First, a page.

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Is it Smart to Dumb Down Your Resume?

Is it Smart to Dumb Down Your Resume?

Kim Isaacs | Monster Resume Expert

If you’re an experienced worker, you might be considering dumbing down your resume to land an interview for a position for which you might seem overqualified.

This strategy could include downplaying or omitting work experience, resume skills, degrees and other credentials.

But is reworking your resume in this manner a wise thing to do? Employment experts weigh in with their advice.

Special Circumstances Can Warrant It

Tracy Parish, a certified professional resume writer and president of resume-writing firm CareerPlan in Kewanee, Illinois, has encountered situations when dumbing down the resume can work. “Obviously, a person needs to keep bread on the table, so accepting a lower position is becoming more common and the resume needs to be appropriately tailored,” she says.

While you don’t have to include everything you’ve ever done on your resume, don’t cross the line into dishonesty. “Never lie,” Parish says. “It will come back to haunt you.” If you decide to omit some of your credentials on your resume, you still must provide a thorough account on a job application. A resume is a strategic marketing piece, whereas a job application is a signed, legal document that requires full disclosure.

What Are the Risks?

“Job seekers should think carefully before dumbing down their resumes,” says Robert Hosking, executive director of OfficeTeam, a staffing agency based in Menlo Park, California. “Employers can easily learn about job seekers’ work histories, education and credentials online or through references, so they should be truthful.”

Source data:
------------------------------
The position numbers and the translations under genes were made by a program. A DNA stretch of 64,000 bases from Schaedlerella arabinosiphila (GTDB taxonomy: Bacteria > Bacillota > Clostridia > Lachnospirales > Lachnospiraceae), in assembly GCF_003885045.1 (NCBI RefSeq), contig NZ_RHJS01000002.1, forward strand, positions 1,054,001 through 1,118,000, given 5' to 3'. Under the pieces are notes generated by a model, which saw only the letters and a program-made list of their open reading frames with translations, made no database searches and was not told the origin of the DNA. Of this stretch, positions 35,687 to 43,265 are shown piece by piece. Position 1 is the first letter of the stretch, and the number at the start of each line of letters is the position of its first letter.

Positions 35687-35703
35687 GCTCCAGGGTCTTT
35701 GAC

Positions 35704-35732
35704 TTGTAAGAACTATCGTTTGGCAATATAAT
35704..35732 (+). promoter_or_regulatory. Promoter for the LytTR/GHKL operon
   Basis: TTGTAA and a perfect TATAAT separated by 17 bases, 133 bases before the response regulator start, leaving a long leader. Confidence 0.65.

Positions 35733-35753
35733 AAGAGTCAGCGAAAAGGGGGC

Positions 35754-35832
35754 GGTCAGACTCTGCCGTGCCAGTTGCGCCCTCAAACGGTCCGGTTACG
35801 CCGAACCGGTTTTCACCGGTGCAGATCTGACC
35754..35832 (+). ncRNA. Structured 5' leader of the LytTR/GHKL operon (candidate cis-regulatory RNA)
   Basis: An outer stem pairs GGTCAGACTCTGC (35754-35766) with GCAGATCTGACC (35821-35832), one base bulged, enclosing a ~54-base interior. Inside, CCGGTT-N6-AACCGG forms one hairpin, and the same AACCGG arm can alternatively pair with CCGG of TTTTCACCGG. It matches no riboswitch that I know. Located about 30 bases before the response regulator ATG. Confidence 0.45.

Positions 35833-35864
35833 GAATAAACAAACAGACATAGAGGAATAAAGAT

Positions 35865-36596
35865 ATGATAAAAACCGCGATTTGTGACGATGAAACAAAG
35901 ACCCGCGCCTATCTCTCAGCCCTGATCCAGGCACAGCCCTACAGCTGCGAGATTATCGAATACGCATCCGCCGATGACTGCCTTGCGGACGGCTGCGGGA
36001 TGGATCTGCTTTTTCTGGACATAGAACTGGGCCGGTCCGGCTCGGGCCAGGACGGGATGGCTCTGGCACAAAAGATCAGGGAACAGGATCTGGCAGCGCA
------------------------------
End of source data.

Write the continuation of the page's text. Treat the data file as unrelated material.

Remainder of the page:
“We do not recommend that job seekers hide relevant information,” says Carrie Stone, a former Disney executive and current president of cStone & Associates, an executive search and leadership consulting firm in San Diego. “If job seekers misrepresent credentials, they are seen as dishonest and employers will question their integrity.”

William Finlay, PhD, professor of sociology at the University of Georgia and coauthor of Headhunters: Matchmaking in the Labor Market, also agrees that job seekers shouldn’t dumb down their resumes. “Misrepresentation, if it is discovered, is a deal breaker because it calls the candidate’s honesty into question,” he says.

Next: Overqualified Workers May Have an Edge >>

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